Building powerful brand alliances among seemingly unlikely partners

American Marketing Association

Researchers from University of Oklahoma and University of Illinois at Chicago published a new paper in the Journal of Marketing that introduces a digital approach to analyzing audiences’ interests across a broad brand ecosystem. The cross-category insights generated by can help researchers and practitioners identify nontraditional branding opportunities.

The study, forthcoming in the Journal of Marketing, is titled “Leveraging Co-Followership Patterns on Social Media to Identify Brand Alliance Opportunities” and is authored by Pankhuri Malhotra and Siddhartha Bhattacharyya.

The use of co-branding and brand extension strategies to access new markets (and potentially attract a larger brand audience) has grown significantly in the past few decades. The recent co-branding deal between Starbucks and Spotify—two seemingly unrelated brands—shows that mashing up two bona fide brands, especially those in diverse industries, can be a lucrative marketing strategy. By providing premium coffee-shop music, Starbucks incentivized Spotify users to join its loyalty program. In return, Spotify grew its user base by leveraging Starbucks’ offer of a free coffee for joining the music streaming service.

Although mangers have been leveraging the synergistic benefits of co-branding for decades, surprisingly few studies have sought to identify potential co-branding alliances between brands belonging to different categories. Malhotra and Bhattacharyya introduce a new automated scalable approach for identifying potential co-branding and brand extension opportunities using brand networks derived from publicly available Twitter followership data. They present a new construct, brand transcendence, that measures the extent to which a brand’s followers overlap with those of other brands in a new category. For example, the transcendence of a non-sports brand along any given category—for example, say sports—is based on the extent to which its followers overlap with those of other brands in the sports category.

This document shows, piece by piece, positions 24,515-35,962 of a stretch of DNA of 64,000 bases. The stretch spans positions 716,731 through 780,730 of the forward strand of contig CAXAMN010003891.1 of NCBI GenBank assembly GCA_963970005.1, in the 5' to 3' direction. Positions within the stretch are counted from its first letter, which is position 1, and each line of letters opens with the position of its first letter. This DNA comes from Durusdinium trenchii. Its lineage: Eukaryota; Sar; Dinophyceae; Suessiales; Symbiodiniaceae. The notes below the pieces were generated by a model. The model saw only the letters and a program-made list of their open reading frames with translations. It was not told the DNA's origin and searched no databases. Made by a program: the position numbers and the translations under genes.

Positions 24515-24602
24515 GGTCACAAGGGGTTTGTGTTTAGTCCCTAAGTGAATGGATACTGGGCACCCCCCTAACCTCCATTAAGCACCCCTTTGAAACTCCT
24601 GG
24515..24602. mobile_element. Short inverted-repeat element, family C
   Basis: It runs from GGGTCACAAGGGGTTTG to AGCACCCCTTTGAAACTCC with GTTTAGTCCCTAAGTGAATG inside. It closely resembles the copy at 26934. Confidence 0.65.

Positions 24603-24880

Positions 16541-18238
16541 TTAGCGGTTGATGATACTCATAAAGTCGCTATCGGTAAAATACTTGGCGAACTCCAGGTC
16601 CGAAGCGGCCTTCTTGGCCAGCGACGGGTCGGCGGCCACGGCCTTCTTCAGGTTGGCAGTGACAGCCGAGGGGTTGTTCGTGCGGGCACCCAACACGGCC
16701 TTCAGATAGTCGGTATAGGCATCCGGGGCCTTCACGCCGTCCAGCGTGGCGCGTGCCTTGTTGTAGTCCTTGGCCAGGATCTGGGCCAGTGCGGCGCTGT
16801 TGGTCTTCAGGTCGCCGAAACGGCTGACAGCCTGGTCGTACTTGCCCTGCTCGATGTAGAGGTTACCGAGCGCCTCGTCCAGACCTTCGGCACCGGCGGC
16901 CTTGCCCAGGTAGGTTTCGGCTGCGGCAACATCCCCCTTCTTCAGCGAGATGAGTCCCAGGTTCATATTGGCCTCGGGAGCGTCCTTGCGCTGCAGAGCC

The researchers reveal cross-category branding insights in the form of brand–brand and brand–category connections, which can serve as important measures for assessing co-branding and extensions opportunities. For instance, brand–category connections capture the transcendence of brands into new categories and show that certain categories are more viable for extensions than others. Brand–brand connections, on the other hand, provide a more granular view of transcendence by revealing the individual brands that are suitable for co-branding. As Malhotra explains, “The transcendence vector of Mercedes shows that the strongest brand-category connections of Mercedes are to luxury, technology, and sports– making them suitable categories for extensions. Then, at the brand-brand level, we find brands such as Louis Vuitton, Nike, Tissot, and Chanel to have strong connections to Mercedes, making them potential candidates for co-branding.” The study also captures asymmetric relationships between brand pairs to identify brands that may potentially benefit more from a co-branding alliance.